Endurance, strength and speed are all keys to good performance, but the combination of endurance and strength creates muscular endurance, allowing an athlete to perform multiple repetitions against resistance for a long period of time. Sports such as distance running, rowing, cycling and-cross country skiing require significant muscular endurance.
Understanding the importance of muscular endurance can lead you to better overall performance while participating in your sport. Strong, healthy muscles will help you go the distance, no matter which athletic event you participate in.
Types of Muscular Endurance
The type of muscular endurance that you need to develop depends on which sport in which you participate. In many cases, athletes need to build more than one type of muscular endurance.
- Power endurance: Baseball players, sprinters, wrestlers, tennis players and freestyle swimmers all must producer powerful movements and repeat them time and again for success. Having power endurance means the athlete can create that necessary power with each movement. With training, power endurance can be converted into explosive power, which helps the athlete resist fatigue during these repetitive efforts.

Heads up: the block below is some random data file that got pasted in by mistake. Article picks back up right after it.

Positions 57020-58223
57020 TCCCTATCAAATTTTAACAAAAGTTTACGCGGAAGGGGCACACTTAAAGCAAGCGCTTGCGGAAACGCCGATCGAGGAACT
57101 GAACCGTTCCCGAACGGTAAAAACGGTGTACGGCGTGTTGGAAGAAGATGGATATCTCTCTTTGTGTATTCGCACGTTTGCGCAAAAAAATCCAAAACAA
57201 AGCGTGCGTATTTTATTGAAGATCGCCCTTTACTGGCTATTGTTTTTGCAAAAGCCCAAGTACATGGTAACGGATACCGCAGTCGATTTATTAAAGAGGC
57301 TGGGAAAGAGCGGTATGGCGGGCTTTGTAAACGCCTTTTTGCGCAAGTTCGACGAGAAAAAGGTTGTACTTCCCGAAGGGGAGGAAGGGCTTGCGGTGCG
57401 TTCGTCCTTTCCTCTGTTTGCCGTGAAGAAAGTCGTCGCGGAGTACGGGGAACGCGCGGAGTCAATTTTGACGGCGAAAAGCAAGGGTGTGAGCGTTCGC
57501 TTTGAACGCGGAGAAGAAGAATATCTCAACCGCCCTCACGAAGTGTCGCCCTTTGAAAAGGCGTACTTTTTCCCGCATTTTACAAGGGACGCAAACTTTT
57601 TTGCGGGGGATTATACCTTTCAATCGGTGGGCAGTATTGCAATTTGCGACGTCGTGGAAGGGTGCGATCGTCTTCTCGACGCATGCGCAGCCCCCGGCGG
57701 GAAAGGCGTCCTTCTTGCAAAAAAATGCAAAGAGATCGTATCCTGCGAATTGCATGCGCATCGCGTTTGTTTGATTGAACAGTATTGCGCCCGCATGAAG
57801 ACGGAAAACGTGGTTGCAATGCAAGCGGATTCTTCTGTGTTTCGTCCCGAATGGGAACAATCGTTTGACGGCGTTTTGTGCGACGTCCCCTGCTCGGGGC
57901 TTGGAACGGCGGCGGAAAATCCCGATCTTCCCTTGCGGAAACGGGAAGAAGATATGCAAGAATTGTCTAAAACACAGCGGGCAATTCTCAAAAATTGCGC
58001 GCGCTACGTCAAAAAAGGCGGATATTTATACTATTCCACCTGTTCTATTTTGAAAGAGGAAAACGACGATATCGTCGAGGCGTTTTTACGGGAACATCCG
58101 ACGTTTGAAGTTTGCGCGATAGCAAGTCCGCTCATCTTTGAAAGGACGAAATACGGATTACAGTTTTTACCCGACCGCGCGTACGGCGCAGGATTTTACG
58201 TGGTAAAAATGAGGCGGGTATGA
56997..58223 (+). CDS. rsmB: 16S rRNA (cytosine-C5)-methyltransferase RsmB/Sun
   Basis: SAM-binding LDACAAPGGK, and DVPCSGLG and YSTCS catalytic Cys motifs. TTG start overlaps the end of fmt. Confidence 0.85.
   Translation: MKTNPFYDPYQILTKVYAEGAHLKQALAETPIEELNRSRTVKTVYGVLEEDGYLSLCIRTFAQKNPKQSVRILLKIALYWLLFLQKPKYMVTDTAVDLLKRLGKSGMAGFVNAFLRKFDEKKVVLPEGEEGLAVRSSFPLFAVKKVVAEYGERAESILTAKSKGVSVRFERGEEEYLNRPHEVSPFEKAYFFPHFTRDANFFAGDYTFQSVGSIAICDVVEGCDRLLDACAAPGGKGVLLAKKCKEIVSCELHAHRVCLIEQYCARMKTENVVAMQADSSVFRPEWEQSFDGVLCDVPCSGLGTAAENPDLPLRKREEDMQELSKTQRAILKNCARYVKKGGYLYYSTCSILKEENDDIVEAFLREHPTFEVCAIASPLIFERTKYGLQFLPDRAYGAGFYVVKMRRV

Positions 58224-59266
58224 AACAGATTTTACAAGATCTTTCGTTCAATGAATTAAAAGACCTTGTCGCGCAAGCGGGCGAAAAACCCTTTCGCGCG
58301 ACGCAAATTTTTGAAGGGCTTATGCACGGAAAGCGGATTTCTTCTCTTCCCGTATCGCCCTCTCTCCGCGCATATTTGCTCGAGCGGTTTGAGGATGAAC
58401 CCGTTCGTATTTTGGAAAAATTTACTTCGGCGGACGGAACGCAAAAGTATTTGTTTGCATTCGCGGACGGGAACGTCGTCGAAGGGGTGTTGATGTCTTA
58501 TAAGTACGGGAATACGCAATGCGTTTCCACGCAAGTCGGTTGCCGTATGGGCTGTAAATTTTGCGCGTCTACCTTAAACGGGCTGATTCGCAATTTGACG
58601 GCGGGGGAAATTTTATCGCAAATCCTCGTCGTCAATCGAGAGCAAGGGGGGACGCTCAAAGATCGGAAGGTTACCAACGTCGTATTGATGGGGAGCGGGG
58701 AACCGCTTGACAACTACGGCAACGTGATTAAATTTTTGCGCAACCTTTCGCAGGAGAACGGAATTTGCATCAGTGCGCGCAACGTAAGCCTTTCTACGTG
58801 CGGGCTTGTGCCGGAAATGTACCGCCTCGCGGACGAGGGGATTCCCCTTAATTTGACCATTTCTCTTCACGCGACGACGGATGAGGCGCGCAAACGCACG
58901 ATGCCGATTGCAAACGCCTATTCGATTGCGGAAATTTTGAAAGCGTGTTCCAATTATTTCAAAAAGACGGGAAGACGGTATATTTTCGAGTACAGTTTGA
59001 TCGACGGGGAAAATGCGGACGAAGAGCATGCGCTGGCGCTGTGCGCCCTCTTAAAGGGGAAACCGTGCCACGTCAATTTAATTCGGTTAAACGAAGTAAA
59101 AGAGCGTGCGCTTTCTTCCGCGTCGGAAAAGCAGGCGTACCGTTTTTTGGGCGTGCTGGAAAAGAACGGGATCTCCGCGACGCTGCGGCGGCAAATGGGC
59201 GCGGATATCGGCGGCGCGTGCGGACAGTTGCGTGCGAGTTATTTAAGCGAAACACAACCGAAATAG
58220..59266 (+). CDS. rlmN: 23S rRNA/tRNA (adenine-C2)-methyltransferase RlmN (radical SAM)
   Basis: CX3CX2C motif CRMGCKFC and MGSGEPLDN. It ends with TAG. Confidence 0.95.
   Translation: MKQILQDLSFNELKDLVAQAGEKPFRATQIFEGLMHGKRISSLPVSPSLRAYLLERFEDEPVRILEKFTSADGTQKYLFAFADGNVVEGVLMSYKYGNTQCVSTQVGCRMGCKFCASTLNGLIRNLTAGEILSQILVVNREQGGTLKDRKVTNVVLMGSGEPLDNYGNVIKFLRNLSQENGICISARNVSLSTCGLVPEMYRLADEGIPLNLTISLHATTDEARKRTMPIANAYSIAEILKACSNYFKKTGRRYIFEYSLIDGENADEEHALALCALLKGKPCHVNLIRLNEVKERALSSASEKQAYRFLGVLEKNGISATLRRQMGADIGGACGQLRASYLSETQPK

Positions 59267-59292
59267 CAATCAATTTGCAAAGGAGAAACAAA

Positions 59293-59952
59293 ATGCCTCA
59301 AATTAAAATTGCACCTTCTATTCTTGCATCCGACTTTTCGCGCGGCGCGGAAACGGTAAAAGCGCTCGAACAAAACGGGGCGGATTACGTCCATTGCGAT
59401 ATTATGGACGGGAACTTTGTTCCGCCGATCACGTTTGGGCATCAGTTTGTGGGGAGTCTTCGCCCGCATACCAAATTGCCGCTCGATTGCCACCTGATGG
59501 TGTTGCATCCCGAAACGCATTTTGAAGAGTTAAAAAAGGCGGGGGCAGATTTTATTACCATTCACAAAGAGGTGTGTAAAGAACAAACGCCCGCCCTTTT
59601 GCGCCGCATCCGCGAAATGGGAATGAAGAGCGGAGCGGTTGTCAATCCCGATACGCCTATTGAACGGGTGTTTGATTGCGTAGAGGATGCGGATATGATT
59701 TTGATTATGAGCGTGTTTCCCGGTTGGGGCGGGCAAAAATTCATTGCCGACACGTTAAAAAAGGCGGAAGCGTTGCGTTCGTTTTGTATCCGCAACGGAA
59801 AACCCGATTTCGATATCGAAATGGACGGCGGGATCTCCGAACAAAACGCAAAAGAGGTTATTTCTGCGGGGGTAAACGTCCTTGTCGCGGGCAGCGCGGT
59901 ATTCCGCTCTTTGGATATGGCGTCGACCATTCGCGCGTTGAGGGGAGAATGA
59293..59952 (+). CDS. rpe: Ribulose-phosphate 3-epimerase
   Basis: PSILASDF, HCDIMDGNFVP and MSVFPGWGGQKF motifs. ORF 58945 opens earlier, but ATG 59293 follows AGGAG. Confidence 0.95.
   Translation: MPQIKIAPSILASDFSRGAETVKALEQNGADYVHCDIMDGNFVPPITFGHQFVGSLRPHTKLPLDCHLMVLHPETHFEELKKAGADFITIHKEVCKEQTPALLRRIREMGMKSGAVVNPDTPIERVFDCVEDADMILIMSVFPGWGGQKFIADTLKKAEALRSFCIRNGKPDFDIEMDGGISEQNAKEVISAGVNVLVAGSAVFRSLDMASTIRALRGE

- Short-term muscular endurance: Sports that require short, intense bursts of activity require an athlete to have short-term muscular endurance. These sports include sprinting, football and soccer. With training, short-term endurance lets the players deal with fatigue and lactic acid build-up in the muscles.
- Long-term muscular endurance: Marathoners, rowers, basketball players and other athletes with games or races that last more than a couple of minutes at a time need long-term muscular endurance. When building this type of endurance, light loads are used so the player can continue to endure for a significant period of time.
Building Muscular Endurance
Building endurance takes a more significant commitment than building strength, as it requires you to push your muscles over and over to build that endurance. However, boosting your strength is vital to improving muscular endurance.
To work on both, do circuit-training workouts three to four times a week. These back-to-back style of workout tax your muscles, both in strength and in endurance. An example of a circuit workout might be:
- One minute of ab exercises, such as a crunch or plank;
- One minute of push-ups;
- One minute of squats;
- Repeat three times.
One minute of a move might sound easy; however, you must do these back-to-back without any resting period—that means 9 straight minutes of pushing your muscles before you can take a break. This builds both strength and muscular endurance.